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TN HistClient128 Understanding how Averages are Calculated in the Historian Client

Description

 

This article from InSource shows how to get a Understanding how Averages are Calculated in the Historian Client.

  • Author: Glenn Yancey
  • Published: 08/30/2016
  • Applies to: Historian Client (Query)

Details

Before you Begin 

To test this out, you will need Historian Client, Historian Server, as well as an analog tag that has been recorded for at least a day in the Historian.  

Detailed Steps 

When queries are calculated to find an average over a given period of time, they have to rely upon samples between a specified duration.  To gather those samples, we must choose between two different Time Domain extensions which state how many samples get returned to calculate the average.  Understanding the use of these two Time Domain extensions will help us understand how averages are performed.  

 

Resolution (Values Spaced Every X ms) (wwResolution)  

 

In retrieval modes that use cycles, the resolution is the sampling interval for retrieving data, that is, the length of each cycle.
The number of cycles, therefore, depends on the time period and the resolution: 
number of cycles = time period / resolution
The number of actual return values is not always identical with this cycle count. In “truly cyclic” modes (Cyclic, Interpolated, Average, and Integral), a single data point is returned for every cycle boundary. However, in other cycle-based modes (Best Fit, Minimum, Maximum, Counter, and ValueState), multiple or no data points may be returned for a cycle, depending on the nature of the data.
Note: The rowset is guaranteed to contain one row for each tag in the normalized query at every resolution interval, regardless of whether a physical row exists in history at that particular instance in time. The value contained in the row is the last known physical value in history, at that instant, for the relevant tag.
Instead of specifying a resolution, you can specify the cycle count directly. In that case, the resolution is calculated based on the cycle count and the query duration. 

 

Cycle Count (X Values over Equal Time Intervals) (wwCycleCount

 

In retrieval modes that use cycles, the cycle count determines the number of cycles for which data is retrieved. The number of actual return values is not always identical with this cycle count. In “truly cyclic” modes (Cyclic, Interpolated, Average, and Integral), a single data point is returned for every cycle boundary. However, in other cycle-based modes (Best Fit, Minimum, Maximum, Counter, ValueState, and RoundTrip), multiple or no data points may be returned for a cycle, depending on the nature of the data.
The length of each cycle (the “resolution” of the returned values) is calculated as follows:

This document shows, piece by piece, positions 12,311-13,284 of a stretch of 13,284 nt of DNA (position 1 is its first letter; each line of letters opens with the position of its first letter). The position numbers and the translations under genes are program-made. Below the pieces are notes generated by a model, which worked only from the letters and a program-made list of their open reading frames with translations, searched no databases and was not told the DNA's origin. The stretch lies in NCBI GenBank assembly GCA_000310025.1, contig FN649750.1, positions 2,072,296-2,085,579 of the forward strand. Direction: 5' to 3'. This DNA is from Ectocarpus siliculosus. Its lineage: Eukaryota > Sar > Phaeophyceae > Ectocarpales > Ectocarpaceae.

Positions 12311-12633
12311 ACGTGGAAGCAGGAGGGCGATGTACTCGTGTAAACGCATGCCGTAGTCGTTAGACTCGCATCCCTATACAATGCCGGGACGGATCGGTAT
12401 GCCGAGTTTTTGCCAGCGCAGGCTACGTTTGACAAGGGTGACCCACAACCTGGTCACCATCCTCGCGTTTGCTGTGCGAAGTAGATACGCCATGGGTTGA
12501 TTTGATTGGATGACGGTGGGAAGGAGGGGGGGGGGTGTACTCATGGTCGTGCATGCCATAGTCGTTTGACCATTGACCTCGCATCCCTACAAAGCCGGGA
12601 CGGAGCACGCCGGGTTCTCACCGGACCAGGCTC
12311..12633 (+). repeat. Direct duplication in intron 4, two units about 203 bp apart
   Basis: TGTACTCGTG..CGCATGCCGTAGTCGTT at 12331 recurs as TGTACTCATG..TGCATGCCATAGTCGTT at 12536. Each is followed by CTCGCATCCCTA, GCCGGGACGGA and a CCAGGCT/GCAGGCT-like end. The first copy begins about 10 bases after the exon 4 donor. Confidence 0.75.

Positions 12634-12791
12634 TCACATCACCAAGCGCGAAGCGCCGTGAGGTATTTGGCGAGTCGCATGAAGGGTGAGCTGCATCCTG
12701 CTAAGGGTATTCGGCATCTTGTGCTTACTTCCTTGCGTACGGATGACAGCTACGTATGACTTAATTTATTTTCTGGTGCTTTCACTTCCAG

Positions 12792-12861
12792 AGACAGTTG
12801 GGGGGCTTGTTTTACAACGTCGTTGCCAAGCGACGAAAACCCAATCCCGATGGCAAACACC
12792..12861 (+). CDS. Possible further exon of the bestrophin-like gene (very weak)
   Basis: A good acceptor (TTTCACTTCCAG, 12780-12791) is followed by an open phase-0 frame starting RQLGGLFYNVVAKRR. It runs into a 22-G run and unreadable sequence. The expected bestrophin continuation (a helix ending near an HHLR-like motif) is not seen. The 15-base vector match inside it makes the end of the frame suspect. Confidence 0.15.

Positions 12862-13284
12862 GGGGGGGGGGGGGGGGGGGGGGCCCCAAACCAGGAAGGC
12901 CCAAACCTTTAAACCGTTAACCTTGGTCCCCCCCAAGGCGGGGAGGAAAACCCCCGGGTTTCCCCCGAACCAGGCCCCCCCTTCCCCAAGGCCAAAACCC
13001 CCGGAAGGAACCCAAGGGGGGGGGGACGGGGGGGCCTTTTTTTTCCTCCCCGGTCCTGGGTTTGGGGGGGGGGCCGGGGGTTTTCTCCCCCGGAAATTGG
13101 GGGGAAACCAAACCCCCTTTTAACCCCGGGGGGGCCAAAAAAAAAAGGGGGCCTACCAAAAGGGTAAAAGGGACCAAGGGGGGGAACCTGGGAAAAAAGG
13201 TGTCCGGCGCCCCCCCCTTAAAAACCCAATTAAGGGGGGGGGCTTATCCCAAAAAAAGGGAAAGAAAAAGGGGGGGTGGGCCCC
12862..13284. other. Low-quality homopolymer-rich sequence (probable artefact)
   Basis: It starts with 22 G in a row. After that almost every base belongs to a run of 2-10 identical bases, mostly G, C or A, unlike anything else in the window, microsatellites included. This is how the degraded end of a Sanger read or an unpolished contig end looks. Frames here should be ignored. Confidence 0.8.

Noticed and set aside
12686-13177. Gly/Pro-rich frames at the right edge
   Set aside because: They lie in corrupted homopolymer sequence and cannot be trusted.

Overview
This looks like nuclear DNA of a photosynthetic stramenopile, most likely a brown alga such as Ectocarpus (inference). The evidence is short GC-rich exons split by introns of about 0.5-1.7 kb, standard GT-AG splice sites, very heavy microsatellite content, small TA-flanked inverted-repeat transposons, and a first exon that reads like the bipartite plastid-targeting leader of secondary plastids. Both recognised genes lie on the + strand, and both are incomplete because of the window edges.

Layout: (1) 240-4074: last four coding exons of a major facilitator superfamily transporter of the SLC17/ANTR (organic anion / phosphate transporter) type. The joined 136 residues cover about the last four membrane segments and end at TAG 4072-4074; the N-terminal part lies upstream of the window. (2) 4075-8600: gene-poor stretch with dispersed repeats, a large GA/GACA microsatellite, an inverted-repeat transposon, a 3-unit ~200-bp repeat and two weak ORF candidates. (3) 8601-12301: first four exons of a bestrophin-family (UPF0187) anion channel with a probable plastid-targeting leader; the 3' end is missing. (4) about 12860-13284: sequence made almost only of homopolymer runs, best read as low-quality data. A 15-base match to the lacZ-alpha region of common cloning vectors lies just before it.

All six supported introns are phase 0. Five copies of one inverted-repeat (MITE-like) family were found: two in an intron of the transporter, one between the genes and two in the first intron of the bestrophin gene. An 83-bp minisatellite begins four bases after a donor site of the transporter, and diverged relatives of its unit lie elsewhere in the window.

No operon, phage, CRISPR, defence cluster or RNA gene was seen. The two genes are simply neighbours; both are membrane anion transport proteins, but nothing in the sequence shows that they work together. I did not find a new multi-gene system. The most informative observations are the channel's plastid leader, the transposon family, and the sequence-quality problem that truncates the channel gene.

DC = DQ / (n – 1)
Where DC is the length of the cycle, DQ is the duration of the query, and is the cycle count.
Instead of specifying a cycle count, you can specify the resolution. In that case, the cycle count is calculated based on the resolution and the query duration. ​

 

Resolution (wwResolution) and Cycle Count (wwCycleCount) are mutually exclusive.  Although they can both be used in the same query, they can cancel one another out based on the values for their settings.      

 

Values chosen:
•  If wwResolution and wwCycleCount are not specified, then a default of 100 cycles are chosen. 

•  If wwResolution and wwCycleCount are set to 0, then a default of 100000 cycles are chosen. 

•  If wwResolution and wwCycleCount are both set, then wwCycleCount is ignored. 

•  If wwCycleCount is specified and is less than 0, then a default of 100 cycles are chosen. 

 

EXAMPLE 

 

In this example, I am using the Historian Client Query as the tool to perform my average over an 8 hour period.  

 

Note the Start and End Time below as well as the duration.   My Query Type has been set as Aggregate so that I can choose my Calculations tab to state Average.  This pulls back just one average value over the given time span.   

 

 

wwCycleCount

In this first scenario, I choose "x" values over equal time intervals.   Here I define "x" take 100 records evenly-spaced over 8 hours to calculate the average. My result is 1802.45.

 

 

OR

 

wwResolution

In this second scenario, I choose "Values spaced every 1000 Milliseconds" as my resolution instead of choosing values over equal  time intervals.   They take a sample every second over 8 hours to calculate the average.

28000 records (60 seconds x 60 minutes x 8 hrs).   My result is 1880.90552411375.  

 

Conclusion 

Averages are purely based on the the values stored in the Historian over time.  However, based on the way that they are retrieved in terms of Resolution vs Cycle Count will determine the average.